According to the July 2004 Zogby poll, opposition to the US message increased from 76 percent in 2002 to 98 percent by 2004 in Egypt; 61 to 78 percent in Jordan; 87 to 94 percent in Saudi Arabia; and 61 to 88 percent in Morocco by the same year 2004.
Opposition to US-Iraq policy was 98 percent in Morocco; 97 percent in Saudi Arabia; 93 percent in Lebanon; and 91 percent in United Arab Emirates by 2004.
Opposition to US policy on terrorism was 82 percent in Morocco; 96 percent in Saudi Arabia; and 84 percent in Lebanon by 2004.
Opposition to US policy toward Palestinians was 93 percent in Morocco; 95 percent in Saudi Arabia; 90 percent in Lebanon; and 90 percent in United Arab Emirates by 2004.
But the US is worried about what is happening in the Moslem world as indicative of a world-wide trend.
In September 2010, the US Centre for International Media Assistance (CIMA) and the National Endowment for Democracy published a study called “Winds From the East: How the People’s Republic of China Seeks to Influence the Media in Africa, Latin America and South East Asia”.
Note that the areas covered here represent most of the South and the East outside the Middle East, which was covered by the Pentagon study. But the concerns are the same.
The CIMA concluded that the global media template which has dominated most of the world outside China and the former Soviet Union has been the US template: in movies, TV, newspapers, radio, video and book publishing.
That template is eroding fast; and the role of China and the BricS countries is making that erosion faster and more steady. Brics refers to Brazil, Russia, India, China and South Africa. This is because the Brics countries have created more economic space for countries of the South and East to move and buck the aid system dominated by the Washington Consensus since the 1950s.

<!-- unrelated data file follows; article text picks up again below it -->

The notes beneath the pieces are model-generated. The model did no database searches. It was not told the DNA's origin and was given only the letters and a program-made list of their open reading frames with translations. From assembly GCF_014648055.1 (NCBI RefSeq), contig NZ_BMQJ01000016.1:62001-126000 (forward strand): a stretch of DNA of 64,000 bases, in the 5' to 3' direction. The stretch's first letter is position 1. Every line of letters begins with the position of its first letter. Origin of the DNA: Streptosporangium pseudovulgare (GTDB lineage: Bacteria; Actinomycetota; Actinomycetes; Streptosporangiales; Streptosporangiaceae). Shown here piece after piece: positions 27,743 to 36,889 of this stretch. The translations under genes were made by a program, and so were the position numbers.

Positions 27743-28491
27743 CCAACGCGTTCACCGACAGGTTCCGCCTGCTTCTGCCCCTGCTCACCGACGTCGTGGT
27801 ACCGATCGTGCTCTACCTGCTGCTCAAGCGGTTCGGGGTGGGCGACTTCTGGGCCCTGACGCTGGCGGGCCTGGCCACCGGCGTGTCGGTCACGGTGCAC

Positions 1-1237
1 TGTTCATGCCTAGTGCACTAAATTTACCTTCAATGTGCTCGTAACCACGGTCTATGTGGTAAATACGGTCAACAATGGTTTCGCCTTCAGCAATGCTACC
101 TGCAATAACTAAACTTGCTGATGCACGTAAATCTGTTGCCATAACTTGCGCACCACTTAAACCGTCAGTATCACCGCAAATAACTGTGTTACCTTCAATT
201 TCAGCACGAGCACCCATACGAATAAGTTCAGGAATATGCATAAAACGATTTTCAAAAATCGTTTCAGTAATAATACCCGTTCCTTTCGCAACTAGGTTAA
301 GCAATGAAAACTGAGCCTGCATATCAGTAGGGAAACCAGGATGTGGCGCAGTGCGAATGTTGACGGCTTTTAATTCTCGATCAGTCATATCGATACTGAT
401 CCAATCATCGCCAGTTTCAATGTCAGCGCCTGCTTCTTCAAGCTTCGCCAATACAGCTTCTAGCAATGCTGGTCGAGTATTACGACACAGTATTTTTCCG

USAid has been at the heart of that global aid system together with the World Bank and the IMF. This means that in the last 20 years or so, USAid has escalated its efforts to buy goodwill, to buy public opinion and to bribe opinion makers, particularly journalists.
Before looking at particular cases, it is important to get a sense of the size of the global aid regime which is corrupting foreign-sponsored media and foreign-sponsored journalists even here in Zimbabwe.
Economist Dambisa Moyo’s book: Dead Aid — Why Aid is not working and How there is another way for Africa, asks the question on Page 54: “Why give aid if it leads to corruption?”
First, she says there is pressure to lend or to give aid.
“The World Bank employs 10 000 people, the IMF over 2 500; add another 5 000 for other UN agencies; add to that the employees of at least 25 000 registered NGOs, private charities and the army of government aid agencies (including USAid): taken together around 500 000 people, the (entire) population of Swaziland . . . Their livelihoods depend on aid.”
So, if we go back to my last two instalments, it is not just the vilification of targeted countries which has been made “professional” (which means placed in the hands of full-time demonisers); corruption and bribery have also been professionalised.
There are hundreds of thousands of persons employed full time to corrupt professionals; and there are even larger numbers of those being corrupted. The corrupters are promoted the more people and institutions they corrupt. The recipients are also promoted, the more “help” they accept in the business of corrupting public opinion for the empire’s benefit.
This is the context in which we must see the corruption of journalists and editors working for so-called “independent” media. The context was spelt out in a recent paper. In an article called “The Corrupt Role of NGOs, Donors and Civil Society in the Zimbabwean Crisis”, Paul Rumena Chimhosva had this to say about these “professionals” in the anti-Zimbabwe racket.